“Stop Boredom! Vary the Beginnings of Your Sentences” by Joan Y. Edwards
Vary the beginnings of your sentences to incite interest and keep boredom from putting your readers to sleep. First, I’ll explain the different parts of speech. Then I will give you two writing exercises. I hope you enjoy them. I’ll do them, too. We’ll compare notes in the comment area.
Parts of Speech:
name of person, place, or thing: Jacob, Denver, stapler.
word used that refers to an earlier mentioned person, place, or thing. He, she, it, we, you, they, them, etc.
action word or state of being
description of noun or pronoun
Adjectives are describing words: Jane wore a yellow scarf. She needed a heavy jacket.
The words – a, an, the – are special adjectives called articles. Articles are words that determine whether the noun following it is a certain, definite noun or an indefinite one, meaning any, not a specific one.
For example: There is a book on the table. She is an angel. Jacob is the winner.
Hunter College Reading Writing Center states that a preposition is a connecting word that shows the relationship of a noun or a noun substitute to another word in the sentence. Here are nine most used prepositions: at, by, for, from, in, of, on, to, with. Here are others: about, after, along, around, beside, between, over, through, under, up
Many phrases that explain which, where, when, why, or how use prepositions.
The girl with the feather stood up. (Which girl? The girl with the feather)
He went to the party. (Where did he go? to the party)
The team played with great vigor. (How did the team play? with great vigor)
The players drank plenty of water after the game,. (When did they drink plenty of water? after the game)
Jacob ran for shelter. (Why did Jacob run? for shelter)
word that describes a verb by answering the question when, where, why, how, and under what conditions something happened or happens. Many adverbs end in -ly. Not all words that end in -ly are adverbs: like lovely, lonely, and motherly are adjectives, not adverbs.
Jacob raced the car yesterday. (When did Jacob race the car? Yesterday)
The student walked here. (Where did the student walk? Here)
Jacob drove fast. (How did Jacob drive? fast)
Cecilia planted grass to stop erosion. (Why did Cecilia plant seeds? to stop erosion. This is an infinitive adverbial phrase that answers the question why?)
is a word that joins or connects parts of a sentence: words to words, phrases to phrases, or clauses to clauses. Here are examples of coordinating conjunctions that join parts of sentences that are the same: and, but, for, nor, or, so, yet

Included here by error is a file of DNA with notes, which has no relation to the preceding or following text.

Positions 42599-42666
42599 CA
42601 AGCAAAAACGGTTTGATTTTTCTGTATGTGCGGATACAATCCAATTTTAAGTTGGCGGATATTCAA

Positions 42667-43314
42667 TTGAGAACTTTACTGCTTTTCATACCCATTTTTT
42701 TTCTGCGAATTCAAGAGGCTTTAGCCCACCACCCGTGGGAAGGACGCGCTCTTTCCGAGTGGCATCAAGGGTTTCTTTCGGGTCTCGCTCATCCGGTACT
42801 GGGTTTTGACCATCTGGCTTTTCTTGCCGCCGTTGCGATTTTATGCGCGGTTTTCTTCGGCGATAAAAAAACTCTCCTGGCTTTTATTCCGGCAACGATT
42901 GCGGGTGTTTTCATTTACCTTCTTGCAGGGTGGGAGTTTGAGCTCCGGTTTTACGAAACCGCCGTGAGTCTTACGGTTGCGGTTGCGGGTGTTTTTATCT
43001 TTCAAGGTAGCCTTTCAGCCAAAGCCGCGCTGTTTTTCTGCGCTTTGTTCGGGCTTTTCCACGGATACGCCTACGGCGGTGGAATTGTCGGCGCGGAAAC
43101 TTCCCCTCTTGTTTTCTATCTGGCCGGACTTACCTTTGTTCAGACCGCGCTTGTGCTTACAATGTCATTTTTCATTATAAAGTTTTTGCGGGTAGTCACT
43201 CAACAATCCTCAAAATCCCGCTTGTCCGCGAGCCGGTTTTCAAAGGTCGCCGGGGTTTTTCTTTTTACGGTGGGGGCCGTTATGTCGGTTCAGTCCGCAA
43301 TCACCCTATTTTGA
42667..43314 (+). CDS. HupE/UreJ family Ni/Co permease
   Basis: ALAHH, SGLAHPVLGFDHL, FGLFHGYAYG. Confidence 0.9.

Subordinating conjunctions that join dependent clauses to independent clauses are: after, although, as, as if, as long as, as though, because, before, even if, even though, if, if only, in order that, now that, once, rather than, since, so that, than, that, though, till, unless, until, when, whenever, where, whereas, wherever, while.
Info about conjunctions: http://grammar.ccc.commnet.edu/grammar/conjunctions.htm
is a word set apart from the rest of the sentence with an exclamation point that shows great emotion and/or excitement: aha, bravo, drats, eek, fiddlesticks, gee whiz, ha ha, oh dear, uh oh, wow, yippee.
Editors frown on using a lot of interjections. Keep the numbers down.
List of Interjections: http://www.enchantedlearning.com/wordlist/interjections.shtml
Another list of interjections: http://www.english-grammar-revolution.com/list-of-interjections.html
WRITING EXERCISE 1:
What part of speech begin most of your sentences?
Many of us begin most of our sentences the same way. Sometimes we do it for effect. Other times, we may be focusing on the plot and not in the sentence structure. Here is an exercise to help you practice beginning sentences that are related in paragraph format.
Print this blog post.
Now that you know what the parts of speech are, copy and print page 3 of your manuscript, page 30 or 100 of the same or a different manuscript. After you do the WRITING EXERCISE 2 today, place a tally mark in the column for the part of speech that begins your sentences. I included adjectives and articles separately, because I believe many times we start too many sentences with articles.
Parts of Speech
|Writing Samplespart of speech for beginning of each sentence.||Page 3 novelor all pages of picture book||Page 30 or 100or all pages of picture book||20 Random Words Writing exercise|
WRITING EXERCISE 2:
Use the 20 words below in a story. Write a new story, use characters from a work in progress, or use a character from your favorite book. 16 words that can be used as nouns, 8 words that can be used as verbs. 6 words that can be used as adjectives. Several can be used as both nouns and verbs; others can be used as both nouns and adjectives.
Set the timer for 20 minutes. Write your story using as many of these 20 words as possible..
At the end of 20 minutes. Read what you have written. Were you able to use most of the words. Tally the number of the part of speech that begins each sentence in the chart you printed out.
I’ll bet the beginning of your sentences varied more because you were more aware it. If not, it’s a great way to incorporate a list of random words in a story. I hope you will realize that using a random set of words can bring on a creative flow of juices, you never thought you had.
If you vary the beginnings of your sentences, you insight interest and keep boredom from putting your readers to sleep.
Please share what you wrote in the WRITING EXERCISE 2 using 20 random words. I’ll bet that your tally marks show that you already do a good job of varying the beginning of sentences to keep your readers awake and engaged. Awesome!
Write. Write. Write.
Never Give Up
Copyright © 2013 Joan Y. Edwards
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- Purdue University: https://owl.english.purdue.edu/owl/resource/730/1/
- Parts of Speech (absweetsour.wordpress.com)